Germany: CDU woos the Greens in Hamburg state election

By Ulrich Rippert
28 February 2008

With the announcement of the results of the election held in Hamburg last Sunday, an intensive campaign has begun aimed at securing the participation of the Greens in a state government coalition to be headed by the conservative Christian Democratic Union (CDU).

The CDU, which has governed this city-state for the past seven years, now needs the Greens to secure a majority to continue in power. Previously the CDU had a big enough majority to govern alone. However, following the failure of the free-market Free Democratic Party to win enough votes, the CDU is now dependent on the Greens, which won 9.6 percent of the vote in Hamburg. The CDU gained 42.6 percent of the vote. According to German electoral law, parties require at 5 percent of the vote to take up seats in parliaments. The FDP gained slightly less than the necessary 5 percent.

Leading figures in the Green Party on both a national and state level are arguing for a government coalition with the CDU. It would be the first such coalition at a state level and an important precedent for future coalitions at a federal level. Those arguing for such a coalition, however, have expressed themselves cautiously, aware of the fact that there is considerable resistance to such a move on the part of the Green Party’s rank and file.

Another possible partner for the CDU in Hamburg is the Social Democratic Party (SPD), which was able to slightly improve its vote compared to the previous state election four years ago. However the SPD’s 34.1 percent still represents its second-worst result ever in what was formerly one of the party’s strongholds—the SPD had governed the city-state continually from 1946 to 2001.

There are fears, however, that the creation of a so-called “grand coalition” of the SPD and CDU (paralleling the ruling federal coalition) could strengthen the Left Party, which won 6.5 percent of the vote and entered the state parliament in Hamburg in its first attempt. Ten percent of working class voters and nearly 20 percent of unemployed cast their ballots for the Left Party. A coalition of the Left Party, the SPD and the Greens could theoretically form a government in Hamburg, but such an option has been vehemently ruled out by both the SPD and the Greens, who both prefer a coalition with the CDU.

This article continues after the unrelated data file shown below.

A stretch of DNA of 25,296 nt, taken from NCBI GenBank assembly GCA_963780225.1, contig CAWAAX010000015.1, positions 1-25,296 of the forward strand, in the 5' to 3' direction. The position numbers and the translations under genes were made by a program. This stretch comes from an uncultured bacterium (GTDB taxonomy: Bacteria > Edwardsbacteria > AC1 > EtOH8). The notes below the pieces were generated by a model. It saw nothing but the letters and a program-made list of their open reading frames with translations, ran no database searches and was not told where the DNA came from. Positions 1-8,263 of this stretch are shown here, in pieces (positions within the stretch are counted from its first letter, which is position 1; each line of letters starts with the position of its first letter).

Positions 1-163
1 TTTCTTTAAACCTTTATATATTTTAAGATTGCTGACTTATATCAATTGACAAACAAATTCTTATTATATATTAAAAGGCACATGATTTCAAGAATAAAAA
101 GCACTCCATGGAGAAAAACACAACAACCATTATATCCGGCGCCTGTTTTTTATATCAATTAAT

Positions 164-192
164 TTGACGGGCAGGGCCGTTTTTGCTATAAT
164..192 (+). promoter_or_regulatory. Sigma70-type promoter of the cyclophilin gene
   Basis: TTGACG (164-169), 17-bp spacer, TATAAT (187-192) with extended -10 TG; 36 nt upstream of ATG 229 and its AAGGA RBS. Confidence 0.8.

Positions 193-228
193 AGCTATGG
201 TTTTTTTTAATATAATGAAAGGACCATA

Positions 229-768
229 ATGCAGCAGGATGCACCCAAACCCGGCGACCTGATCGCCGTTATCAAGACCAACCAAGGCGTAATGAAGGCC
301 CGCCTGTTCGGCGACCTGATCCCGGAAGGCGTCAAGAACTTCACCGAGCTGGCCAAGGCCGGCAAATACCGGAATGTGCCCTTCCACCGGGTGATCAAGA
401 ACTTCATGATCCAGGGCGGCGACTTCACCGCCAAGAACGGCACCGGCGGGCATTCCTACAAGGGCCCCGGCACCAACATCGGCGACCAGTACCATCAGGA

It is against this background that even conservative newspapers, which 15 years ago regarded the Greens as a threat to democracy, are now urging a CDU-Green coalition.

Even before the closing of the polling stations on Sunday, the local Hamburg Morgenpost wrote of a “clear signal” in the election for a pact between the CDU and the Greens. Under conditions where the FDP lacked sufficient support, a coalition between the CDU and the Greens “is still better than another grand coalition, which does everything to the letter.”

The right-wing Die Welt was even more explicit, writing that Hamburg is a citizen’s (bourgeois) city and “voted bourgeois.” It is wrong to assume that there is a structural majority for the left, they argue. “One can only hope that the CDU and GAL (Greens) in Hamburg finally dare to create the first such coalition on a regional level. When, if not now?” Die Welt asks.

The liberal Frankfurt Rundschau assessed the election as follows: “It is the chance for black-green [black is the colour traditionally associated with the CDU] and thus for new coalition options far beyond this Hanseatic city.” The Berlin-based Tagespiegel urges the Greens in both Hamburg and the state of Hesse to make up their minds and concludes: “In both parliaments they could assist in determining policy. In Wiesbaden (Hesse) they could bring about the fall of Roland Koch (Hesse state prime minister—CDU) and form a coalition with the SPD and FDP and in Hamburg the neo-liberal Ole von Beust (CDU prime minister) is certainly not a persona non grata.”

A reaction to increasing popular opposition

The election in Hamburg confirms a development visible across the country: the established political parties react to a clear shift to the left by the population with their own emphatic lurch to the right.

The Hamburg election has a great deal in common with the recent election in the state of Hesse four weeks ago. In both states the CDU lost its absolute majority and was unable to form a coalition with its desired partner—the FDP—because of the lack of votes for the latter. At the same time, the Left Party was able to enter both state parliaments for the first time and now has representation in a total of 10 of Germany’s 16 states—six in the east of the country and four in the west.

Both Hesse and Hamburg are former strongholds of the SPD. As the SPD increasingly lost support due to its right-wing policies, the Greens were first able to profit, but used their increased influence in turn to assure the SPD stayed in power.

The rise of the CDU in both Hesse and Hamburg was linked to the takeover of power at a federal level by the SPD and Greens in 1998. The CDU in both states was able to divert increasing disenchantment with the policies of the SPD-Green coalition into support for right-wing populist campaigns.

In Hesse Roland Koch (CDU) won the election in 1999 with a xenophobic campaign against dual nationality. In Hamburg this role was played by the right-wing populist “Party for a Constitutional Offensive” (PRO) led by the judge Roland Barnabas Schill. The PRO won nearly a fifth of the vote on its first showing. At that time Ole von Beust (CDU), who is today often presented as a sort of socially liberal figure, set up a coalition with the Schill party and the FDP.

Four years later Koch and Beust were once again able to profit from discontent with the SPD-Green coalition and secure themselves absolute majorities. In the meantime, the Schill party has dissolved in a sea of squabbles and scandal.